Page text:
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Cold Water Swimming Is All The Rage But Is It Actually Good For You?

“Ice, ice baby, too cold, too cold” – Vanilla Ice.


Dr. Beccy Corkill

Beccy is a custom content producer who holds a PhD in Biological Science, a Master’s in Parasites and Disease Vectors, and a Bachelor’s in Human Biology and Forensic Science.

Custom Content Manager

Boxing Day swim: People dressed as Santa Claus get ready to compete on the Christmas traditional "Copa Nadal", Spain's oldest open water swimming competition, on Christmas in Barcelona, Spain on December 25, 2021.
The Boxing Day dip is gaining popularity. Image credit: davide bonaldo/

Have you got friends that like to take a refreshing (well more like freezing) dip in the ocean on Boxing Day? Or are you one of those people yourself? Well, you might be on to something: taking a dip in cold water may reduce the risk of disorders like diabetes and may cut body fat in men, according to a new review.

Cold-water bathing and swimming have become popular hobbies in recent years. This increase in popularity also comes with many anecdotal benefits from the people who partake in this pastime – including health benefits and increased libido.


In a recent paper, researchers investigated 104 studies that highlighted any effects of cold-water swimming. The team excluded studies where water temperatures were greater than 20°C (68°F), participants wore wet suits, or cold-water immersion was accidental. The studies that were included looked at a range of topics, such as the immune system, oxidative stress, adipose tissue, inflammation, and blood circulation.

Typically, during the initial cold water immersion, the human body will experience a triggered shock response, resulting in an elevated heart rate. There are conflicting views from different studies on the cardiovascular benefits, some suggested that people who partake in the hobby have reduced cardiovascular risk factors. While some studies indicate that the workload on the heart is still increased.

Studies found positive links between cold water swimming and brown adipose tissue – cold-activated "good" body fat that burns calories to maintain body temperature. This is different to the energy-storing white fat. Some studies revealed that exposure to the cold can increase adipose tissue production of adiponectin. This is a protein that helps protect against diabetes, insulin resistance, and other diseases. For experienced and inexperienced swimmers, taking a dip during winter can increase insulin sensitivity and decrease insulin concentration, the review found.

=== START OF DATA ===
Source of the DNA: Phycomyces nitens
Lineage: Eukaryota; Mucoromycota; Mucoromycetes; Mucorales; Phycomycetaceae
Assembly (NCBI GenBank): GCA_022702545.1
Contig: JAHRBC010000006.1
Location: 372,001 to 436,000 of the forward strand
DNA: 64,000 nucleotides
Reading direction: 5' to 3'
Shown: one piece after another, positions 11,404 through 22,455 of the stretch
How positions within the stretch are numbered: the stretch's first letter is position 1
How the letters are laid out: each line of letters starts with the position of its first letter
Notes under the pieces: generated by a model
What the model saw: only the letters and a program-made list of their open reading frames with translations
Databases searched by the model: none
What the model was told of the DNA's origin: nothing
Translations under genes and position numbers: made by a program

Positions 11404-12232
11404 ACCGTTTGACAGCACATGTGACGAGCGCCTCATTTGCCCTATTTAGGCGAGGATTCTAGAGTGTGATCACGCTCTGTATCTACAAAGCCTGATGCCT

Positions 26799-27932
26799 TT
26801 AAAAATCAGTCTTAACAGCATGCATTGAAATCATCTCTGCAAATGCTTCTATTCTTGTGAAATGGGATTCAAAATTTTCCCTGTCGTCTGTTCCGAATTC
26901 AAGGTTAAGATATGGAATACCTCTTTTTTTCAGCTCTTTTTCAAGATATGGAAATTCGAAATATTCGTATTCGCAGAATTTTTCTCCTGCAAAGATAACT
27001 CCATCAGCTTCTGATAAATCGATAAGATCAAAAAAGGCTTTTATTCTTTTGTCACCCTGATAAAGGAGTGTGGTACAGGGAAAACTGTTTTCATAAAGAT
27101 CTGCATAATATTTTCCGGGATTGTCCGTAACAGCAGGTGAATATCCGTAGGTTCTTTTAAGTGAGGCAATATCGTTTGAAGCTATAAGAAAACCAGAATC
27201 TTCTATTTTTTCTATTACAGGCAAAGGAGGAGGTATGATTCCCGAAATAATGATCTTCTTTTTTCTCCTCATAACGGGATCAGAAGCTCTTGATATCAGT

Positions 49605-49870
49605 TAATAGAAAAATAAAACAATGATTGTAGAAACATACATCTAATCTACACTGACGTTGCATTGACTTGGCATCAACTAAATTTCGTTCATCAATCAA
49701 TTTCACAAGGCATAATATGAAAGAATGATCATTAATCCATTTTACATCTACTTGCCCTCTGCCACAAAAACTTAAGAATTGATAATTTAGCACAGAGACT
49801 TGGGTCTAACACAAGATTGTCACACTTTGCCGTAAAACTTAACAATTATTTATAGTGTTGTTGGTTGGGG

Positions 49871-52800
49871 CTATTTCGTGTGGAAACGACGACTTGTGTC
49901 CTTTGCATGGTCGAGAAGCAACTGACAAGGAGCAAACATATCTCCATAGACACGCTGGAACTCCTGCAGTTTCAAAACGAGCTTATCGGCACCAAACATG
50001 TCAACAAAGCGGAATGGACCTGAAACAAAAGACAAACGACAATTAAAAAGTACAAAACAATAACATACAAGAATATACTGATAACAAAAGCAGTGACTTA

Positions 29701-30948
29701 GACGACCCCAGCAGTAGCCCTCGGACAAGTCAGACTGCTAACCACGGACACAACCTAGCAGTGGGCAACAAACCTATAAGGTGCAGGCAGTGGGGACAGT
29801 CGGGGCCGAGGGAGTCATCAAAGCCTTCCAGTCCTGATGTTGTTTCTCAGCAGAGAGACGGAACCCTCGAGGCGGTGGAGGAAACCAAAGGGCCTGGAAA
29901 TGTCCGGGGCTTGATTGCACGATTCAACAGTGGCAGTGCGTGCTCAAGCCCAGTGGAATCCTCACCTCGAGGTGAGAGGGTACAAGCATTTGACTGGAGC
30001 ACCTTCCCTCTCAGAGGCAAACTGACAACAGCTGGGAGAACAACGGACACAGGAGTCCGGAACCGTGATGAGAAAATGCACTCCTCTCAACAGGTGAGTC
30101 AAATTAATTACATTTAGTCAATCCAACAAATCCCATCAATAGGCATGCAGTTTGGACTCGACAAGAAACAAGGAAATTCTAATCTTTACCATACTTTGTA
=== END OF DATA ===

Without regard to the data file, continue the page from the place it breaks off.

Overall, however, the review was found to be inconclusive on the overall health benefits. This is because the studies included often involved a very small number of participants, just one gender, a range of swimming experience, or used cold-water immersion in different ways (for example as a hobby or as a post-exercise treatment). There were also variables in terms of the water, such as the salt composition and the water temperature. The studies also didn’t identify if those who swam regularly were generally more naturally healthy than those who did not.


“From this review, it is clear that there is increasing scientific support that voluntary exposure to cold water may have some beneficial health effects,” Lead author James Mercer said in a statement.

“Many of the studies demonstrated significant effects of cold-water immersion on various physiological and biochemical parameters. But the question as to whether these are beneficial or not for health is difficult to assess.

“Based on the results from this review, many of the health benefits claimed from regular cold exposure may not be causal. Instead, they may be explained by other factors including an active lifestyle, trained stress handling, social interactions, as well as a positive mindset.

“Without further conclusive studies, the topic will continue to be a subject of debate.”  


Please note, if you decide to go for a chilly dip this winter, you need to educate yourself beforehand on hypothermia and other issues that may occur from the shock of the cold.

The study is published in the International Journal of Circumpolar Health.


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